Sports bra? Scar cream? What other recommendations?
Doctor Answers 8
Pre Op Planning
Thank you for your question. Your Plastic Surgeon should really be the one to advise you about how to prepare as each Plastic Surgeon has their own preferences related to post op garments, activity restrictions, scar care, etc. I advise silicone gel application for scars once incisions have fully healed. I also provide a surgical bra with my BA procedures and patients wear it day and night for 8 weeks. Most surgeons will advise that you avoid underwire bras for a similar time period and something soft & supportive like a sports bra works well. If you can find one that does up in the front, even better. Ask your Plastic Surgeon what they recommend for you.
My patients find it helpful to try on the implant sizes I recommend with a form-fitting T-Shirt in order to get an idea of how they will look. Based on the specific breast measurements I take and my patient's desired look, I usually offer a few similar options. Ask your Plastic Surgeon to help you through the sizing process.
All the best
Surgeons all have different opinions
so go with your surgeon's recommendations on what to do, what you need before surgery, etc. In my practice, I provide a leisure bra post-op and if I think they are too full on top, will employ straps. Scar cream is unheard of in my practice but provided to patients if they want to purchase it.
Sports bra after breast implants? Scar cream? What other recommendations?
Most likely her plastic surgeon will use a surgical bra immediately after your breast augmentation. Each surgeon has their own choice for sports bra to wear the main point is that the bra be supportive. I use scar guard a topical silicon cream for treatment since scars beginning at 3-4 weeks after surgery. 2 Larmore on sizing please read the following Lenk:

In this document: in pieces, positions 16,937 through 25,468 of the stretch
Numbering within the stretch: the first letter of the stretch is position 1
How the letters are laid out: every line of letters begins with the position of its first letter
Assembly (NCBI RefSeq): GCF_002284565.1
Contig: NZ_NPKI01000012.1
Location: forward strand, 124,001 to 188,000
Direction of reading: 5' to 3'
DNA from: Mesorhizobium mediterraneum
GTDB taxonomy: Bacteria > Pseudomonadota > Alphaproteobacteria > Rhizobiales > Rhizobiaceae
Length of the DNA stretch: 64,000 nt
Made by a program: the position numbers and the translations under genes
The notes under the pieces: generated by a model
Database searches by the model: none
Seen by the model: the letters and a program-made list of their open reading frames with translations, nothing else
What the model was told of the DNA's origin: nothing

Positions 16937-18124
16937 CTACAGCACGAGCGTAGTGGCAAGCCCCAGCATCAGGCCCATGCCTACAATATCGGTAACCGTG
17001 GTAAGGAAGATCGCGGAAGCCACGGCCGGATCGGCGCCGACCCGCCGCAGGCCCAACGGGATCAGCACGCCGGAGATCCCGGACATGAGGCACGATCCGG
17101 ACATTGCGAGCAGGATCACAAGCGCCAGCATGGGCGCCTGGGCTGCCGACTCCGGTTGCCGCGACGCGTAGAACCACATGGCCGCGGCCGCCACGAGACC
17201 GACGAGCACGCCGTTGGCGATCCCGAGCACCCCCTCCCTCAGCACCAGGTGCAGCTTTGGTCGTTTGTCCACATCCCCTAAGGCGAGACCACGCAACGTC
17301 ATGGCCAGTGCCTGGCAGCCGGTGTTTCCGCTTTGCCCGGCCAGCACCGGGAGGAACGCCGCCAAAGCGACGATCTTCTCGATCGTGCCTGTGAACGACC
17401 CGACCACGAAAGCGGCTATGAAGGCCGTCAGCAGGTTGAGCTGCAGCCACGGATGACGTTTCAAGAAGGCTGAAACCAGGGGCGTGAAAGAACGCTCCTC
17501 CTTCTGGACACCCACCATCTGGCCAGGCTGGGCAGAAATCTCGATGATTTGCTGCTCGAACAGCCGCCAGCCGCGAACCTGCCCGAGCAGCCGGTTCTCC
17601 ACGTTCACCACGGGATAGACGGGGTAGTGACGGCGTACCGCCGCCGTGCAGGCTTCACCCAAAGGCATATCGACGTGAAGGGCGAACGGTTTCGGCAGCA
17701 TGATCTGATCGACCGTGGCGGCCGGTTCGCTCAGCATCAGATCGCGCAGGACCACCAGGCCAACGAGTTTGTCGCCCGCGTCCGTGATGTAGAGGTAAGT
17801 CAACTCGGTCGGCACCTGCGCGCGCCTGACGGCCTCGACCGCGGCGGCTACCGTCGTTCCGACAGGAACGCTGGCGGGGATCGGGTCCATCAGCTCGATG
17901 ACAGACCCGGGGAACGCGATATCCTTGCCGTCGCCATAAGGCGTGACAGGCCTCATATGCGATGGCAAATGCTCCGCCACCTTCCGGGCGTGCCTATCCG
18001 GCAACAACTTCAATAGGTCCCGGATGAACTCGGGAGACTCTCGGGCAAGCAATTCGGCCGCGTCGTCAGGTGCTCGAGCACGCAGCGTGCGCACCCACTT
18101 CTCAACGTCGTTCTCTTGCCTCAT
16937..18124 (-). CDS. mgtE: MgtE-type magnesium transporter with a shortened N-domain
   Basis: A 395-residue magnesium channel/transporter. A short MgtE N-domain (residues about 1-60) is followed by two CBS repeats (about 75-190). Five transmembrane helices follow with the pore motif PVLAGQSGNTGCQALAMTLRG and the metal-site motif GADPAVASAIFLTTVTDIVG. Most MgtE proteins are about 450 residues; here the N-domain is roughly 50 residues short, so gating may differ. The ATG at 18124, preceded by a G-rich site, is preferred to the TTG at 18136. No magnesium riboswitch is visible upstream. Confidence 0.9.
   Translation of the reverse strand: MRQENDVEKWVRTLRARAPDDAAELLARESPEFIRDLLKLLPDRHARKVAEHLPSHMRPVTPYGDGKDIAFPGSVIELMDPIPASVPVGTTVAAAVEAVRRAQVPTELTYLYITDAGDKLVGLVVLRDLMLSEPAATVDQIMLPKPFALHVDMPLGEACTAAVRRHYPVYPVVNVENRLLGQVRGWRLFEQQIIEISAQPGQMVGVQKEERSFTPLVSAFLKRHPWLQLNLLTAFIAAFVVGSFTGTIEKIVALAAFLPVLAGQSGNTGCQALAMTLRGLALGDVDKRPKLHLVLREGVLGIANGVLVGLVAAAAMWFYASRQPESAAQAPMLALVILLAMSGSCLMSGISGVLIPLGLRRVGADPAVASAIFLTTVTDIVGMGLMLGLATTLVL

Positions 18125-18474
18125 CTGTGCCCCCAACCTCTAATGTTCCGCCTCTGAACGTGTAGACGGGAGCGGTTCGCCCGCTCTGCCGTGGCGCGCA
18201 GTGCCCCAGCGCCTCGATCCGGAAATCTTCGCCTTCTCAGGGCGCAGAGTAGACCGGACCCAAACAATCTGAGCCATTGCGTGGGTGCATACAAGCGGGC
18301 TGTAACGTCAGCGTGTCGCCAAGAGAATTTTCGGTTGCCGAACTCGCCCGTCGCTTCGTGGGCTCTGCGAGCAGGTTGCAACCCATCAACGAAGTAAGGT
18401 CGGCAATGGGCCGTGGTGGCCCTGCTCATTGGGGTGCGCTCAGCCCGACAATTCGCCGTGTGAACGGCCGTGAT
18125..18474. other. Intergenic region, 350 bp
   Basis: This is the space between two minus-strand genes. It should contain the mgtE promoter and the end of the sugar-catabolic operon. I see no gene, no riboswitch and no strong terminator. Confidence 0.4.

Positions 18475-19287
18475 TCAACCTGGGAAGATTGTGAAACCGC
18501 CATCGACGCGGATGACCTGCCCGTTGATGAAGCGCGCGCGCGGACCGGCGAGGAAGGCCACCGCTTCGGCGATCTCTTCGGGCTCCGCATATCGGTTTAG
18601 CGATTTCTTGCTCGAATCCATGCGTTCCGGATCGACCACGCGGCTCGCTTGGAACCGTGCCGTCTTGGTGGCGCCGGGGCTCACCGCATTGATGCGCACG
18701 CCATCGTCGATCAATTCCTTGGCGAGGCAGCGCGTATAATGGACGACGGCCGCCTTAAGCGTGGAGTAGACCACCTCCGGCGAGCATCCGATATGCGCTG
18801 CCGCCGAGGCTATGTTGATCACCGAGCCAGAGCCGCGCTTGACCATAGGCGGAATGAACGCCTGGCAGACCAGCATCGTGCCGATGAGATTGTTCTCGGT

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Hello, and thank you for your question. Hopefully you are close enough to your surgery that you have now been able to get all necessary advice from your surgeon on the post-op care that he/she recommends. Since there are so many options you should not get things that you will not need. Depending on your specific procedure and the needs of your surgeon based on your specific case, their advice would be the best for what you should expect during the healing process. Good luck to you!
Thanks for your inquiry. I suggest you call your plastic surgeon and get his/her office recommendations. I say this for only one reason--I do not want you to waste your money! Many of us are very particular and will not approve or endorse certain scar regimens or approve certain bras. In my office I provide the first bra to my patients after it is carefully fitted and selected (we carry at least three brands of bras). Also we sell scar products that we have endorsed. Hope this helps, good luck.
Sports bra? Scar cream? What other recommendations?
You are asking excellent questions; your plastic surgeon will be your best resource given that he/she will likely have his/her own preferences/protocols.